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Published on October 24th, 2011 | by Ben Phillips
Image © [caption id="" align="alignleft" width="315" caption="Boris Johnson: Cameron's heir apparent?"]Photo credit: John Daley[/caption] Of course, Cameron's disciplinarian stance cannot conceal the all-too-obvious parallels with the Maastricht crisis, as pointed out by a senior Conservative writing under the psuedonym Invictus on Conservative Home today. The Tory leader, they suggest, has lost sight of the truth that 'there is no prospect of holding the Conservative Party together without the serious prospect of EU renegotiation.' Iain Dale, although writing from a rather more pro-European position, concurs, conceding that as the Eurozone crisis continues, pressure for a referendum on British membership of the EU will grow. If Cameron does not deliver one, many Conservatives will be forced to ask themselves whether they are any longer in the right party. In 2003, Max Hastings lamented the inexorable rise of the Conservative right. In the years following 1997, he reflected, 'rightwing Stalinism has overtaken the party, of such a kind that anyone who is not "sound on Europe" - which means loathing everything to do with it - possesses no hope of getting or keeping a parliamentary seat.' Yet neither he nor anyone else saw the Eurozone crisis coming: eight years hence, the Conservative right seems to have popular numbers on its side. Conservative Home's online polling reveals support amongst Tory members for Nuttall's motion tonight running at 72%. In Bruce Anderson's view, the point of no return for Britain and the EU will be the election of a majority Conservative government:

'Once that happens, it is inevitable that there will be a re-negotiation of British membership of the EU. I am equally certain that when this takes place, David Cameron will be leading from the front, out of conviction. He will do it because he believes in it...British Euroscepticism has won. Our opponents are in complete disarray.'
Anderson's words are less a prediction than a veiled threat. With broad support on the government benches and amongst the public, Cameron will deliver Tory Eurosceptics the referendum they demand or the knives will come out. When Boris Johnson writes in today's Telegraph that 'events are likely to force a new treaty in Europe, and it goes without saying that any such treaty, this time, must have the full approval of the people of Britain in a referendum', he does so as the increasingly obvious heir apparent to the Conservative leadership, throwing down a gauntlet to Cameron.

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The EU referendum vote and the challenge to Cameron (Part 2 of 2)

Photo credit: John Daley

Boris Johnson: Cameron's heir apparent?

Of course, Cameron’s disciplinarian stance cannot conceal the all-too-obvious parallels with the Maastricht crisis, as pointed out by a senior Conservative writing under the psuedonym Invictus on Conservative Home today. The Tory leader, they suggest, has lost sight of the truth that ‘there is no prospect of holding the Conservative Party together without the serious prospect of EU renegotiation.’ Iain Dale, although writing from a rather more pro-European position, concurs, conceding that as the Eurozone crisis continues, pressure for a referendum on British membership of the EU will grow. If Cameron does not deliver one, many Conservatives will be forced to ask themselves whether they are any longer in the right party.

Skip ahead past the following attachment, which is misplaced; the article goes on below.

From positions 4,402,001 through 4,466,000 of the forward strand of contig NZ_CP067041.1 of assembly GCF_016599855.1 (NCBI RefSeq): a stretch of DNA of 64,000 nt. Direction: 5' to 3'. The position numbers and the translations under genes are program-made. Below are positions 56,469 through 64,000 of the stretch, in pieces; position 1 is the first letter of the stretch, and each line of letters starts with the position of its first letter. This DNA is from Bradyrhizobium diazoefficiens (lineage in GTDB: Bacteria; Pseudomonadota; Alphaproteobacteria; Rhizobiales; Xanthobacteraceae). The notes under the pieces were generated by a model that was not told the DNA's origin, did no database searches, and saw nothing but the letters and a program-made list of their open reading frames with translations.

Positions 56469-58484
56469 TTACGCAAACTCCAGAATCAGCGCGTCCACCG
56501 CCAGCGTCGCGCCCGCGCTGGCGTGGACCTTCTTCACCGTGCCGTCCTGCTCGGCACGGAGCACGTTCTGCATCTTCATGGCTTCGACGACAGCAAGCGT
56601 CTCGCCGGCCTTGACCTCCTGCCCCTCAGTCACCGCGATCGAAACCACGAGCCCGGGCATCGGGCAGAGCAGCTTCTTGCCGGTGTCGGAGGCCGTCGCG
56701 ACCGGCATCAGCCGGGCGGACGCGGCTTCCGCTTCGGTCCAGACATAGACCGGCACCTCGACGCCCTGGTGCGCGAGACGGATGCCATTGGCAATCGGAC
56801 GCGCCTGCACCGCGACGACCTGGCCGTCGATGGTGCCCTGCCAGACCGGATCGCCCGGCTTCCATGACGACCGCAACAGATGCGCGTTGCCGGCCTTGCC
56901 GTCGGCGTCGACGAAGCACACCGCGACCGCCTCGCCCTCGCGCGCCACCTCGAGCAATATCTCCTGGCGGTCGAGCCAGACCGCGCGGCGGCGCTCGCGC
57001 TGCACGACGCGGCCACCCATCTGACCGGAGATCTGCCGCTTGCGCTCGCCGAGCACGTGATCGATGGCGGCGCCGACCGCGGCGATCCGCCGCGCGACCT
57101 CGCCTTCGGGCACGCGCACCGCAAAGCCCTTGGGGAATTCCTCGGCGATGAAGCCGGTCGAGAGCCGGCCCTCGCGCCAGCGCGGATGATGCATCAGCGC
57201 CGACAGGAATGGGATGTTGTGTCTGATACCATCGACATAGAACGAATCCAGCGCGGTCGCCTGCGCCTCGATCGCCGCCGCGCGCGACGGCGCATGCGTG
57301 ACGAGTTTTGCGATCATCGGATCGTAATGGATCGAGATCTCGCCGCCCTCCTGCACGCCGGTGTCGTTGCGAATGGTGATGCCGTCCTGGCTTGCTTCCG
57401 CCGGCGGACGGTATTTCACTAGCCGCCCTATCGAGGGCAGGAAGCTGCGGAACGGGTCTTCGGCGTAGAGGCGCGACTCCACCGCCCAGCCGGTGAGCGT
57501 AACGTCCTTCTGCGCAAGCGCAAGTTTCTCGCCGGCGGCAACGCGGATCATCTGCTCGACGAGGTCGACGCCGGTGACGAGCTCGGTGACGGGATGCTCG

In 2003, Max Hastings lamented the inexorable rise of the Conservative right. In the years following 1997, he reflected, ‘rightwing Stalinism has overtaken the party, of such a kind that anyone who is not “sound on Europe” – which means loathing everything to do with it – possesses no hope of getting or keeping a parliamentary seat.’ Yet neither he nor anyone else saw the Eurozone crisis coming: eight years hence, the Conservative right seems to have popular numbers on its side. Conservative Home‘s online polling reveals support amongst Tory members for Nuttall’s motion tonight running at 72%. In Bruce Anderson’s view, the point of no return for Britain and the EU will be the election of a majority Conservative government:

‘Once that happens, it is inevitable that there will be a re-negotiation of British membership of the EU. I am equally certain that when this takes place, David Cameron will be leading from the front, out of conviction. He will do it because he believes in it…British Euroscepticism has won. Our opponents are in complete disarray.’

Anderson’s words are less a prediction than a veiled threat. With broad support on the government benches and amongst the public, Cameron will deliver Tory Eurosceptics the referendum they demand or the knives will come out. When Boris Johnson writes in today’s Telegraph that ‘events are likely to force a new treaty in Europe, and it goes without saying that any such treaty, this time, must have the full approval of the people of Britain in a referendum’, he does so as the increasingly obvious heir apparent to the Conservative leadership, throwing down a gauntlet to Cameron.

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